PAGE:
The Mussomeli Castle

The Castle of Mussomeli, an imposing and austere symbol of feudal Sicily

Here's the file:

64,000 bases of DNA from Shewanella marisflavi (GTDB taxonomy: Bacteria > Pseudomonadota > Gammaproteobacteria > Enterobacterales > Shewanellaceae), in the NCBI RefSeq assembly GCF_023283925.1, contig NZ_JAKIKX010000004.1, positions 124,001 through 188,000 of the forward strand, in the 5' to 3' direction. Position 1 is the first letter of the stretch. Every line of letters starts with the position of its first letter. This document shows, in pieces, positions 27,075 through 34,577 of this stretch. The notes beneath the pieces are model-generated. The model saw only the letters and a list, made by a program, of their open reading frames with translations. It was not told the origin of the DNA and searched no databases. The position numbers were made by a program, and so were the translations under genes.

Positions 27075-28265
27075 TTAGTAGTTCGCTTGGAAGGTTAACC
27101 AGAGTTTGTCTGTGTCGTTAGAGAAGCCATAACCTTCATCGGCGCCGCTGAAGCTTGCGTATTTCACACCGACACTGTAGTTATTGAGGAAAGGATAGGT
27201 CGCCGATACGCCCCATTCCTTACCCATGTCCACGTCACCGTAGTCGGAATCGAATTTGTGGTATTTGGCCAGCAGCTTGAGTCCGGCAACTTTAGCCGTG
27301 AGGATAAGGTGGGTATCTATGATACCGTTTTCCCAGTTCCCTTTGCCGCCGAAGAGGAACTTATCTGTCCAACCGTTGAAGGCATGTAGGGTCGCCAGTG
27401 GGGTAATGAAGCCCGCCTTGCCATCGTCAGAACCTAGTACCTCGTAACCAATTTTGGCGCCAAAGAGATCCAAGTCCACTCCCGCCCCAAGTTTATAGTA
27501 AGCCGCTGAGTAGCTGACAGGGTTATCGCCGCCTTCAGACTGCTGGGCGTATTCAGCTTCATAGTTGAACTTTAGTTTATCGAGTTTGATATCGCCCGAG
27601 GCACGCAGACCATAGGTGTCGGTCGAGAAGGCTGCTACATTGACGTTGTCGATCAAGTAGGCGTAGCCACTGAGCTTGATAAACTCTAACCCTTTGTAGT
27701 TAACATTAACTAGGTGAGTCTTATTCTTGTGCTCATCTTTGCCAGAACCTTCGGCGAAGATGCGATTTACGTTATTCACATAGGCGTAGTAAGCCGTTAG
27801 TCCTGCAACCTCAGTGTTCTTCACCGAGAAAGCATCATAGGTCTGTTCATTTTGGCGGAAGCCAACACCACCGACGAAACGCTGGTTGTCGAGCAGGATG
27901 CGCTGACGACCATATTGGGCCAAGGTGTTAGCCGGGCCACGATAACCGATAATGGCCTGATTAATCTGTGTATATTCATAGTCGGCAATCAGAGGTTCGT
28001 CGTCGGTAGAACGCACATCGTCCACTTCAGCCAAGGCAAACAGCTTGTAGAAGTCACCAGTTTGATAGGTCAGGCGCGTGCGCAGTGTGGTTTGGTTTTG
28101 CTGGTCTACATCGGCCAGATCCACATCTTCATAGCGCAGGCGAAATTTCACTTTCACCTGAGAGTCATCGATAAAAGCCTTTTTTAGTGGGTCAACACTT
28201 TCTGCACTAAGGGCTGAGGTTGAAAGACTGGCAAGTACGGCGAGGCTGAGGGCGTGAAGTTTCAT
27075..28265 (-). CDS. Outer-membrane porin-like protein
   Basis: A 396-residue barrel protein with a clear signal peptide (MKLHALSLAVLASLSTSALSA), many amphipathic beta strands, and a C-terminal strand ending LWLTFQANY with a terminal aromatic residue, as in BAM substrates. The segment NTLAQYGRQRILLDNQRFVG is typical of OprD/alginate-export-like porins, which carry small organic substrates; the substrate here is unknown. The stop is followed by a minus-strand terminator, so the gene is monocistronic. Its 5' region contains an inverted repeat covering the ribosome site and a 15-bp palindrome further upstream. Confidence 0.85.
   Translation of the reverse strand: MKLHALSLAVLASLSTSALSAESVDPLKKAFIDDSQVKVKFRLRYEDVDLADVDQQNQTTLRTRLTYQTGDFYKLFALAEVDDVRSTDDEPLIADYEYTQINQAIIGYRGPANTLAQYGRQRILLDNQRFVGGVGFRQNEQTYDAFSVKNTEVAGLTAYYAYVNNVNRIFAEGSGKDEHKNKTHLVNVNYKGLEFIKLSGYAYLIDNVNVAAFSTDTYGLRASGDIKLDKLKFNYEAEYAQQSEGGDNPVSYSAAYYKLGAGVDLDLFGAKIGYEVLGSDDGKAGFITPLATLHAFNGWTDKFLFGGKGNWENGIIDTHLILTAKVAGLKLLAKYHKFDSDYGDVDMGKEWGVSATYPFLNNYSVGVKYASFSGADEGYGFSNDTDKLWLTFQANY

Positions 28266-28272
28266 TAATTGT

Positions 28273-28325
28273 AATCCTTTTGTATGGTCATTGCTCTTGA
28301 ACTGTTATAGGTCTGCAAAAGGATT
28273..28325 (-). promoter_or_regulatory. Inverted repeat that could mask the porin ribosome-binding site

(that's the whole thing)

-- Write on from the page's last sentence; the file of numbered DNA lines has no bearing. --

Perched on a hill, Mussomeli is located in the province of Caltanissetta. Panoramically situated, its houses seem to lie on top of each other so to leave room only for very narrow paved alleys. At the back of the village is an imposing crag, the Manfredonico Chiaramontano Castle, one of the most fascinating in Sicily (that is worth all the distance necessary to reach it). With its irregular mass, the castle dominates the surrounding valley in the evocative and scenic mainland of Sicily, on the road that from Palermo leads to Agrigento. A symbol of the authority of feudal lords, as well as a magnificent work of architecture, the castle was built both for military and for residential purposes in 1364 by Manfredi II of Chiaramonte. It lies about 2 km away from the village and is built over different altitudes, the highest of which is 780 metres. The structure seems to merge with the solitary limestone crag that rises in the countryside of Caltanissetta, a province disseminated with castles. The fortress is enclosed by an irregular surrounding wall that takes advantage of every point of support offered by its rocky sides. This way the man-built part of the castle merges with its nature-built side. It has a sturdy look for the good quality mortar used and the stone taken from the same rock, the abundant use of piers (a supporting vertical architectural element) in strings and in the corners that made it resistant to the elements of over six centuries. The castle facade appears well-decorated with merlons, mullioned windows, two cylindrical towers, decorated portal and windows, and is one of the best examples of Gothic art. The visit to the castle interiors, accessible through an ogival arched doorway, is also breathtaking. The halls with high cross vaults also deserve a visit, as well as the Barons Hall, which diplays precious portals in pure “chiaramontano” style and two mulllioned windows, and the “Prison of Death” where convicts were lowered down through a trapdoor and killed by drowning. One more place to visit is the chapel where the statue of the “Madonna of the chain” is kept, to whom the inmates directed their prayers for pardon. Lastly, the distinctive feature in the construction of the castle of Mussomeli is that it offers triangular spaces inside that funtion as connecting spaces between the halls of each side of the polygon and the subsequent set of stairs. Apart from its castle, Mussomeli houses a number of archaeological treasures dating back to prehistoric, Roman, Muslim and Bysantine times. Mussomeli is also a village of churches and alleys, and whoever comes here should absolutely visit its numerous churches from the fifteenth and sixteenth century.

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